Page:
What is the difference between alias and typedef?

bearophile bearophileHUGS at lycos.com
Wed Oct 20 16:17:35 PDT 2010

Adam Cigánek:

> What is the difference between alias and typedef?

There is a large difference: alias is just a way to give an alternative name to something, typically a type or instance method.

typedef creates a true new type, that's not implicitly convertible with other types that are _structurally_ the same (context: structural typing, nominal typing). typedef is now deprecated in D2, don't use it in D2, so you may ignore it. (But to learn the difference you may write some little experiments in D1 (or even D2, it's not removed yet)).

On the other hand Walter has originally added typedefs to D not for sport, there is a need for its functionality. Many C++ programmers have asked for it in past. Andrei has deprecated typedef not just because Andrei loves library-defined features, but because typedef, as present in D1, is not flexible enough, and its semantics is problematic for a language that has OOP.

In a language without OOP like Pascal or C a "strong typedef" is very useful (Pascal has it, C doesn't have it). A simple example: in your Pascal/D1 program you have two functions, both have a int[5][5] matrix as argument, but those are two very different kinds of data. In this case you may use D1 typedef to create two different types of int[5][5] matrix, so if you give the wrong kind of matrix to one of those functions, the compiler catches the bug for you. This is so useful that Pascal/Ada programmers are encouraged to typedef most arrays or data in their programs.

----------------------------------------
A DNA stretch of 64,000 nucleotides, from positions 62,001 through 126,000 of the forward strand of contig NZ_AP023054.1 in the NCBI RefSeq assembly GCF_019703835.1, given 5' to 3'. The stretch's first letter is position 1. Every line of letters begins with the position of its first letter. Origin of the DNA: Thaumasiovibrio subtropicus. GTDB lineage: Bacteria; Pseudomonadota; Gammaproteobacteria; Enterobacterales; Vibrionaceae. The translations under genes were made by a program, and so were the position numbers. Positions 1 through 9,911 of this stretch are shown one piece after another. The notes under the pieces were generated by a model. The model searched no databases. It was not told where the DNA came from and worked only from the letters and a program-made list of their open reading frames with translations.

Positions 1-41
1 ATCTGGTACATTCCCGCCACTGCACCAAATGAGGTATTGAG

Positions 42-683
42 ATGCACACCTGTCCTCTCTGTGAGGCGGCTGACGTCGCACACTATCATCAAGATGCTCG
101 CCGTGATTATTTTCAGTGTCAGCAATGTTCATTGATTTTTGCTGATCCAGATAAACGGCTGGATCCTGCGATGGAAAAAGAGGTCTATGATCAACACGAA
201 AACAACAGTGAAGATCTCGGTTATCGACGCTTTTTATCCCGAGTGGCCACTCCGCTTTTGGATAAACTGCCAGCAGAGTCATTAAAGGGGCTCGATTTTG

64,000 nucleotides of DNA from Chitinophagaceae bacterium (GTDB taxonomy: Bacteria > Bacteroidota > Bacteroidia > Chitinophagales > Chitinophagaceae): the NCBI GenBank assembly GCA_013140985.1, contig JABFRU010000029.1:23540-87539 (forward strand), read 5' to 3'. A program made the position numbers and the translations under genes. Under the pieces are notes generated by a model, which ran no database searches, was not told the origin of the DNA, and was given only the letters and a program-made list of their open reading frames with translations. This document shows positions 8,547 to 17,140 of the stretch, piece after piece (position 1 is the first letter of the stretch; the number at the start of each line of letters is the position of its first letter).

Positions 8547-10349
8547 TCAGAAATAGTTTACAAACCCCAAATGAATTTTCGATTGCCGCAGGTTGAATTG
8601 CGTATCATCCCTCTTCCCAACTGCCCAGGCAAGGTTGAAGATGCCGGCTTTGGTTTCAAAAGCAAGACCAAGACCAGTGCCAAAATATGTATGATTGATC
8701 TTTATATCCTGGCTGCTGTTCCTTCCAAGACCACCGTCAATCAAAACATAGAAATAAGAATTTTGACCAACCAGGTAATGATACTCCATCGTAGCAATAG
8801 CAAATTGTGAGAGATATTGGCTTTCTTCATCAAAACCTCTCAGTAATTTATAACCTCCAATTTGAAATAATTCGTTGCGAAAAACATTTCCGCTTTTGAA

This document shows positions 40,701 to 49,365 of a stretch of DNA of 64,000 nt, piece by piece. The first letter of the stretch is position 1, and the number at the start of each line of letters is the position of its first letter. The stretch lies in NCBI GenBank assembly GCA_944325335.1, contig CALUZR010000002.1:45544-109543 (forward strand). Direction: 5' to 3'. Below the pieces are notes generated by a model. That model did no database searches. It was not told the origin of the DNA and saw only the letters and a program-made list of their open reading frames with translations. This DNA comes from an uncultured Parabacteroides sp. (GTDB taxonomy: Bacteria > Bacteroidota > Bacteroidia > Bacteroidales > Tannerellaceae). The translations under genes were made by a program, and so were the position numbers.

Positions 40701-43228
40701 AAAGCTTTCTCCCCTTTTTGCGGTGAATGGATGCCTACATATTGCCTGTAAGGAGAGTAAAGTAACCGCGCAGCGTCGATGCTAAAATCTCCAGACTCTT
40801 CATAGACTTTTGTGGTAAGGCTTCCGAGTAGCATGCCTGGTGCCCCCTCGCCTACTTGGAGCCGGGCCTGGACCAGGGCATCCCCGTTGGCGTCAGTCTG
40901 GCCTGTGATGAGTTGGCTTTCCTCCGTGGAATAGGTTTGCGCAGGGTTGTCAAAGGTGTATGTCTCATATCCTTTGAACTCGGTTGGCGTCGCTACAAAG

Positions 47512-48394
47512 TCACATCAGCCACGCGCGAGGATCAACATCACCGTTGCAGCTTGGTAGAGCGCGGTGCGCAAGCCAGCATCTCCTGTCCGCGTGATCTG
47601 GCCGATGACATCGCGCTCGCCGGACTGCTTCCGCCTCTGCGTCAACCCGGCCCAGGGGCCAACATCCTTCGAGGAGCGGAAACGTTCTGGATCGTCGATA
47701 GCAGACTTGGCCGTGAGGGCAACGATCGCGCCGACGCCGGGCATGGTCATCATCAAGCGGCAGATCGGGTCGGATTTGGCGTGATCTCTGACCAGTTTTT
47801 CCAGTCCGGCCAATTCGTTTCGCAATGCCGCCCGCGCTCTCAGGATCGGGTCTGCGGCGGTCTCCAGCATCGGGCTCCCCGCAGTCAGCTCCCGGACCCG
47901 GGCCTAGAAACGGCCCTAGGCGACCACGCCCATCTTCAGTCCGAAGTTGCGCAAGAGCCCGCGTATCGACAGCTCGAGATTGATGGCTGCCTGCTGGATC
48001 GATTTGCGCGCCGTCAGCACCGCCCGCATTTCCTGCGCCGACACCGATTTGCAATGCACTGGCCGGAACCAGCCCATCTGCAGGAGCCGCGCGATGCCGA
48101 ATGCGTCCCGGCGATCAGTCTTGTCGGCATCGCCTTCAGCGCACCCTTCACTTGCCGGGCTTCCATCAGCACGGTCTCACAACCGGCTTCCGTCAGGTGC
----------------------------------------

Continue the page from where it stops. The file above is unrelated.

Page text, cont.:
Andrei ha suggested to create various kinds of library-defined "typedefs" that implement subtyping, supertyping, etc, but so far nothing has appeared. In the end some kind of typedef is and will be very useful for D, but Andrei has removed a feature that he regards as broken. If you don't have a feature you may add a better feature later in D2 or D3, while if you have a broken feature you will be forced to keep it forever in the language. Adding new features to a language is much simpler than removing them when the language is finalized. So removing it was the right choice, despite I now miss it...


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